I watched Paul Merton in India list night on Five (that’s him in China above, in an earlier series). I watched, like 1.8m other plebs, in real time, as it was actually broadcast. Then my preview tapes for the programme arrived in the post today. Handy. Sometimes I regret moving to Somerset, away from the immediacy of courier bikes.
This morning, instead of writing the feature which is due on Monday, I’ve watched the first of three Greatest Cities of the World with Griff Rhys Jones on ITV’s online catch-up service (which is excellent, perhaps because I’m watching it in the day when the Americans are asleep and not slowing down the internet).
So now I can compare and contrast. If you can’t be arsed to read any further, let me just say you should watch them both but for different reasons. Paul Merton is funny, though not as witty as I expected him to be, and the show is light and distracting. Griff’s Greatest Cities is chocolate-a-blocolate full of facts and covers tons of stuff in 60 minutes. Modern Television which made the ITV show with Griff, had an hour each for New York, London and Paris. Paul Merton and production company Tiger Aspect have six hour-long episodes to cover India. Not sure which is the better deal.
A few more comments – and this will have to be quick because I’ve just taken a “can you do this in 24 hours” call; why can’t people plan ahead? Merton’s starting point for exploring India (he went to China for six-part series for Five last year) is that India is a paradox: a leading nuclear power and a place where people worship snakes. That doesn’t seem paradoxical. Being a nuclear power and a snake worshipper are both pretty nutty, if you ask me. As I say, Merton wasn’t as witty as I’d expected him to be though I did enjoy his sicky fake burp produced at the school of etiquette to demonstrate his appreciation of a meal. And his “Are we going on somewhere?” line when a naked man started to wander away from the group getting stoned at a religious festival made me laugh a lot. Not sure what that says about me.
By contrast the facts came thick and fast in Griff’s New York programme. Fifty per cent of everything that enters the US from goods to people has come through the port at the base of Manhattan. More than 15m flags are made in the US every year. The average New Yorker chucks out 600 times their own body weight in waste every year, most of it ending up in landfill 300 miles away in West Virginia.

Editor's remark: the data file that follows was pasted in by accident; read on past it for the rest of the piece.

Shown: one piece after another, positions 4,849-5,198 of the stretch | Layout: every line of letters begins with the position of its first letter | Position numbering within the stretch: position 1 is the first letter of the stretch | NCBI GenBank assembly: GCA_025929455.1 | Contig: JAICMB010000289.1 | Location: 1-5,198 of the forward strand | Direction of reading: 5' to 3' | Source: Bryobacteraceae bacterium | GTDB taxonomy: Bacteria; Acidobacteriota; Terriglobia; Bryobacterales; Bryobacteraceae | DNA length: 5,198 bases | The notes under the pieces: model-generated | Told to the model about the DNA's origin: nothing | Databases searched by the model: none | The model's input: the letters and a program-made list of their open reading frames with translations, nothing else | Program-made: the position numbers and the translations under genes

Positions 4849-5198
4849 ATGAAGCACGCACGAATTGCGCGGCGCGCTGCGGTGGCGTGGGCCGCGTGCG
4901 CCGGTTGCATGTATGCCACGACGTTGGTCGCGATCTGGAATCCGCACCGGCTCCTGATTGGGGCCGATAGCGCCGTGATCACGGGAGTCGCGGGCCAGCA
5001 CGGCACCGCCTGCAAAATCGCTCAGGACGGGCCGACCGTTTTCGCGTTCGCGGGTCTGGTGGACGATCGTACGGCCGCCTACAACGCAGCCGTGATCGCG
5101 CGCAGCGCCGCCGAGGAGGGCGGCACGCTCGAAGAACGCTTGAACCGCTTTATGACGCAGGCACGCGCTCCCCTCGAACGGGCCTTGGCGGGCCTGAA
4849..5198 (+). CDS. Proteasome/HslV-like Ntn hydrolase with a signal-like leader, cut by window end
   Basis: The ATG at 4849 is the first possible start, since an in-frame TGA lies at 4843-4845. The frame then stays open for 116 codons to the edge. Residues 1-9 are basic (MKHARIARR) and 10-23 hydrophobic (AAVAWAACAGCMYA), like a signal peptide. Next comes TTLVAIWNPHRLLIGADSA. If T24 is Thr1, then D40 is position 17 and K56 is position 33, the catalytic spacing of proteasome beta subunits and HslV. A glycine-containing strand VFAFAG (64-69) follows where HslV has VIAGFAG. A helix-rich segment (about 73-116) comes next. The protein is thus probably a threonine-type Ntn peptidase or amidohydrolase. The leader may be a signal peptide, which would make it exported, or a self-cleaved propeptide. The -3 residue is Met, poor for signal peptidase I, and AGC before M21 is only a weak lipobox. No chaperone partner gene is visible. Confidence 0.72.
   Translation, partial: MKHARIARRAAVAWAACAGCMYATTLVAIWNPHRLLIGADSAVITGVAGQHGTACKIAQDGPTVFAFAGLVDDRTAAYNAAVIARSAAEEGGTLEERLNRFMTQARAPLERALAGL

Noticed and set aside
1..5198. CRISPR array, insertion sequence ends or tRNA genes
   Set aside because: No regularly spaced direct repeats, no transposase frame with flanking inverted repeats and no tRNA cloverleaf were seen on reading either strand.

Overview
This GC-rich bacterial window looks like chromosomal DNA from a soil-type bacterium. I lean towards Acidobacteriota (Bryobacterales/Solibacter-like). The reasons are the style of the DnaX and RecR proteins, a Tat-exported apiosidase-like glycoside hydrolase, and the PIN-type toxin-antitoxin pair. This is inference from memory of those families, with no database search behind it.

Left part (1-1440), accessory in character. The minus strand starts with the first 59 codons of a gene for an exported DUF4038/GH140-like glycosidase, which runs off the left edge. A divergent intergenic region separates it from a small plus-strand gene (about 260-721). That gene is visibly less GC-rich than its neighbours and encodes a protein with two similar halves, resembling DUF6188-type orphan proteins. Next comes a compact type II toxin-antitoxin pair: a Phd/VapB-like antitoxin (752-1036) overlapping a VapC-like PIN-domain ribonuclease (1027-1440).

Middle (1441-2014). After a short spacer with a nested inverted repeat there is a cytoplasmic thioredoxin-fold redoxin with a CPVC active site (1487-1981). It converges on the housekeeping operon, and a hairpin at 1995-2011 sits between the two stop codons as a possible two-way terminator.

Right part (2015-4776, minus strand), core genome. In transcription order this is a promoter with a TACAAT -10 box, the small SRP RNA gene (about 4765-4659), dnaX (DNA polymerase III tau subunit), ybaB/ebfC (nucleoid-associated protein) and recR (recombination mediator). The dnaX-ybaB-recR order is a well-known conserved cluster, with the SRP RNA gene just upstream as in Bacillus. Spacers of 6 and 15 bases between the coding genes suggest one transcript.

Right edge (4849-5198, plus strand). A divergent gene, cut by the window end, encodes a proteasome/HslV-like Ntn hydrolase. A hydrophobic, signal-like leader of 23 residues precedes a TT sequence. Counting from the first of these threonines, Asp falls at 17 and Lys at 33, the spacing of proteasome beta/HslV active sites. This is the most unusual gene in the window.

Modern TV clearly had a much larger research team working on the programme than Merton and Tiger Aspect had on theirs. Strange, because Tiger Aspect are a huge company (makers of The Catherine Tate Show among many others things) and I’ve never heard of Modern TV before now.
Griff also had some really good ideas to chew on – like seeing a city as a way that people can live out their lives without bumping into each other. Something like Frank Kermode’s nodes, a concept with which I’m passingly familiar. But, when you think about it, it’s actually much easier to live your life in the rural countryside without bumping into anything else, and I should know.
Merton’s programme was thought-provoking in a different way, as in tackling the (almost no longer existent) taboo over male genitals. While it may be wrong to tie your cock to a rock and thus lift that rock, what indeed is wrong with sitting around with a group of naked, slightly dusty men all day? It reminded me of so many childhood holidays on the nudist beaches of southern France. I religiously wore a swimsuit. My parents didn’t bother.
Finally I must mention Griff’s terrifying scene dangling 30 floors up at the top of a New York skyscraper to clean windows (George Formby had it easy) which gained added spice from the knowledge that he’d just “lost it” with his director, as we saw at the beginning of the second episode of his BBC 2 show on anger.
Ha! It doesn’t matter that the BBC immediately withdrew the show from their iPlayer and deleted all trace of it from my laptop for still mysterious reasons. I saw the beginning and I saw Griff telling his director to eff off as he balanced perilously on a concrete ledge with only a ropey old harness for safety. Frankly, I don’t blame him for being a bit testy in the circumstances. But I must keep going to my anger management classes.